By Consumers For Quality Care, on April 7, 2020
A new report by Kaiser Health News about one man’s experience with coronavirus testing highlights the need to reduce potential consumer costs in the ongoing pandemic.
In early March, computer science professor Andrew Ceccini began feelings sick with bouts of fever and difficulty breathing. He had recently traveled to New York City on business. Since coronavirus cases were rising around the country and especially in New York, Ceccini decided to visit his doctor. There, he was tested for the flu, which came back negative.
A few days later, Ceccini was feeling better, but reported to his doctor that he still had a mild cough and low-grade fever. “Within minutes” Ceccini was contacted by his local hospital. They urged him to come in immediately to be tested for coronavirus. Once there, Ceccini was put on an IV drip, had a chest x-ray, and received a test for the virus.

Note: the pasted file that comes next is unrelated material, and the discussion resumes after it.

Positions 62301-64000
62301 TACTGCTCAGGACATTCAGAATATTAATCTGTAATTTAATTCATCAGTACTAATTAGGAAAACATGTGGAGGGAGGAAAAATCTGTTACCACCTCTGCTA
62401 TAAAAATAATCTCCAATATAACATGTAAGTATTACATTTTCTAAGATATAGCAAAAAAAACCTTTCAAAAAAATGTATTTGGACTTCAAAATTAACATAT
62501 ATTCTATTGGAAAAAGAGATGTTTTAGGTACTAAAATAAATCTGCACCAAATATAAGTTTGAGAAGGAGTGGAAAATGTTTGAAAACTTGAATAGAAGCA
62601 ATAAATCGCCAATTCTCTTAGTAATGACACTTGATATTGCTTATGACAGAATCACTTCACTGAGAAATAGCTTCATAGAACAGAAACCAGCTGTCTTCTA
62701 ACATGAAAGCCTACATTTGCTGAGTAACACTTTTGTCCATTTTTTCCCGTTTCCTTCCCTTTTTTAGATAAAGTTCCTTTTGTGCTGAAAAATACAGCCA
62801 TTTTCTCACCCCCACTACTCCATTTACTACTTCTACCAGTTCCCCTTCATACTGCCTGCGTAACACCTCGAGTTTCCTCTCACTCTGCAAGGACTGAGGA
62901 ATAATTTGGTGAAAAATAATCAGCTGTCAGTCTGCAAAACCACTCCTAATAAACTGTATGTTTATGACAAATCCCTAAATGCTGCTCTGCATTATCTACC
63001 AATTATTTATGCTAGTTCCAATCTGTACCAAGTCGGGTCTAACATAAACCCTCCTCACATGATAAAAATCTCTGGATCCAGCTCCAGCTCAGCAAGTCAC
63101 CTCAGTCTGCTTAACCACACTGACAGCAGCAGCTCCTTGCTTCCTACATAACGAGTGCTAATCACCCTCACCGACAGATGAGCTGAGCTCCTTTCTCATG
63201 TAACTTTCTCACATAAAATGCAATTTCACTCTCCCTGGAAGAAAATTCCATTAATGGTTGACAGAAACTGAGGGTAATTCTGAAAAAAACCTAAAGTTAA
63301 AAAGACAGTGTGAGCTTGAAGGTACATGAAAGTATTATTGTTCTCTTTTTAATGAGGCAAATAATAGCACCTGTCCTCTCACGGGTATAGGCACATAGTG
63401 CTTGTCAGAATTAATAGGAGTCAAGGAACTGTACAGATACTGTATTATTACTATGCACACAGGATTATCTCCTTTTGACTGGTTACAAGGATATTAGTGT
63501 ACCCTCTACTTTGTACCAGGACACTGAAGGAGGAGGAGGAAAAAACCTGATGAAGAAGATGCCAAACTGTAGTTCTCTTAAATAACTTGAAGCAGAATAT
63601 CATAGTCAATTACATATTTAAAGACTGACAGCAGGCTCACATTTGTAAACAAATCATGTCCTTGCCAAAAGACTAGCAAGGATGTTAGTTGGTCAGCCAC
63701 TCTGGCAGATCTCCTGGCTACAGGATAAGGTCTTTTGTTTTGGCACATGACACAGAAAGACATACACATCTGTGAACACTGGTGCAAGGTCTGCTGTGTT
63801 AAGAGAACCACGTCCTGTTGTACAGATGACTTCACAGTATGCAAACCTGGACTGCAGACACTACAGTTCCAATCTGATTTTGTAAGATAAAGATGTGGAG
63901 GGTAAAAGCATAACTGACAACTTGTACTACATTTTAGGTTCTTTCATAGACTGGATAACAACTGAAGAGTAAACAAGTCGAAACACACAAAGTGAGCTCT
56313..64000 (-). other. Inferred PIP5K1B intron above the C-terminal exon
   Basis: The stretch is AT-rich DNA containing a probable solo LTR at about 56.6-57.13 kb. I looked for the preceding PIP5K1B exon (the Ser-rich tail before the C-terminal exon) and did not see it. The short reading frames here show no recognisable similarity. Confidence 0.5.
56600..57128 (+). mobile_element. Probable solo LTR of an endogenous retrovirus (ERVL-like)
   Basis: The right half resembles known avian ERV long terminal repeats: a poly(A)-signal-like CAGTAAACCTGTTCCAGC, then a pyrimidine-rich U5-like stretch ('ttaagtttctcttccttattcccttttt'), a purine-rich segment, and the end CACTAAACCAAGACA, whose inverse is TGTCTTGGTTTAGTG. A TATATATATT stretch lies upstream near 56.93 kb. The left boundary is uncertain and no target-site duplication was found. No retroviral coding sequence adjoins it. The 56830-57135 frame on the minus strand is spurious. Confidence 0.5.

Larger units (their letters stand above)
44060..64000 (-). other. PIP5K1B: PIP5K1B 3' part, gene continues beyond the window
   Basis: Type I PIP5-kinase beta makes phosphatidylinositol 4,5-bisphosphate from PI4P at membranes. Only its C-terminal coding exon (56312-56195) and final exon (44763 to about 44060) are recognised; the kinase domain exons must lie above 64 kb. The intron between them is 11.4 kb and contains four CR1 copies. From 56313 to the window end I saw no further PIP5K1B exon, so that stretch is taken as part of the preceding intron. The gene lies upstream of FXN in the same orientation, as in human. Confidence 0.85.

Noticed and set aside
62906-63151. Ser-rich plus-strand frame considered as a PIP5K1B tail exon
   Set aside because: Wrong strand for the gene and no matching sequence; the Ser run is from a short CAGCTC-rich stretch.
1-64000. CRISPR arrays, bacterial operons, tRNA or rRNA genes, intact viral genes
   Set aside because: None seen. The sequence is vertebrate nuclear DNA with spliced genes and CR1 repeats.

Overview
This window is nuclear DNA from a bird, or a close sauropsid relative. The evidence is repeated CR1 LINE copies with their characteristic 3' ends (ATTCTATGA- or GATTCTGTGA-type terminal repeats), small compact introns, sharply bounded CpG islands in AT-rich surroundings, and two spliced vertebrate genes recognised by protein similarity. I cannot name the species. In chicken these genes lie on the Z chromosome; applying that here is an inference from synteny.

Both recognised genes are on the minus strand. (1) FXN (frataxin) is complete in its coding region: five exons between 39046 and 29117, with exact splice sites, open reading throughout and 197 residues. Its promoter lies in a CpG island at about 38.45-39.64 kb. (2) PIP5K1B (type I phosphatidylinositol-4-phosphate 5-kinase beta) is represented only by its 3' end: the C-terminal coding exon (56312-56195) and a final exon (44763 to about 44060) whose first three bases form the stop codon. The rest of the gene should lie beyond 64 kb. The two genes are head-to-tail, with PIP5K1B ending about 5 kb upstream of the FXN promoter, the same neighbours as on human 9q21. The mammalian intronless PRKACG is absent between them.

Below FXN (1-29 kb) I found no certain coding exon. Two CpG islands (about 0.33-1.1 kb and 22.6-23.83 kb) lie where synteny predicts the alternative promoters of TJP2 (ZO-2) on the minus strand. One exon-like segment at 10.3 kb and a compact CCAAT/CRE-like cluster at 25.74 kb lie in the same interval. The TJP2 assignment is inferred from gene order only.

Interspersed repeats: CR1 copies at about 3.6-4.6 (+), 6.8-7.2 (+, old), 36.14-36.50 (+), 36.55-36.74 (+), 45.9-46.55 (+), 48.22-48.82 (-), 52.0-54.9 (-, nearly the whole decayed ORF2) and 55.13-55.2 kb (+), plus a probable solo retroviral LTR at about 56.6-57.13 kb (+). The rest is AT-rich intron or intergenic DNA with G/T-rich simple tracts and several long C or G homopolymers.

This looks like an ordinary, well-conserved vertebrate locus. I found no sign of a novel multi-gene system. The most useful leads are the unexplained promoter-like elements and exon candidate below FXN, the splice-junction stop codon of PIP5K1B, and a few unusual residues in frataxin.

Now, Ceccini is facing big medical bills from the ordeal.
Now back at work remotely, he faces a mounting array of bills. His patient responsibility, according to his insurer, is close to $2,000, and he fears there may be more bills to come.
“I was under the assumption that all that would be covered,” said Cencini, who makes $54,000 a year. “I could have chosen not to do all this, and put countless others at risk. But I was trying to do the right thing.”
Ceccini thought he was doing the right thing by getting tested and it cost him. His test for coronavirus came back negative.
When he got off the phone with his insurer, his blood was “at the boiling point,” he told us. “My retirement account is tanking and I’m expected to pay for this?”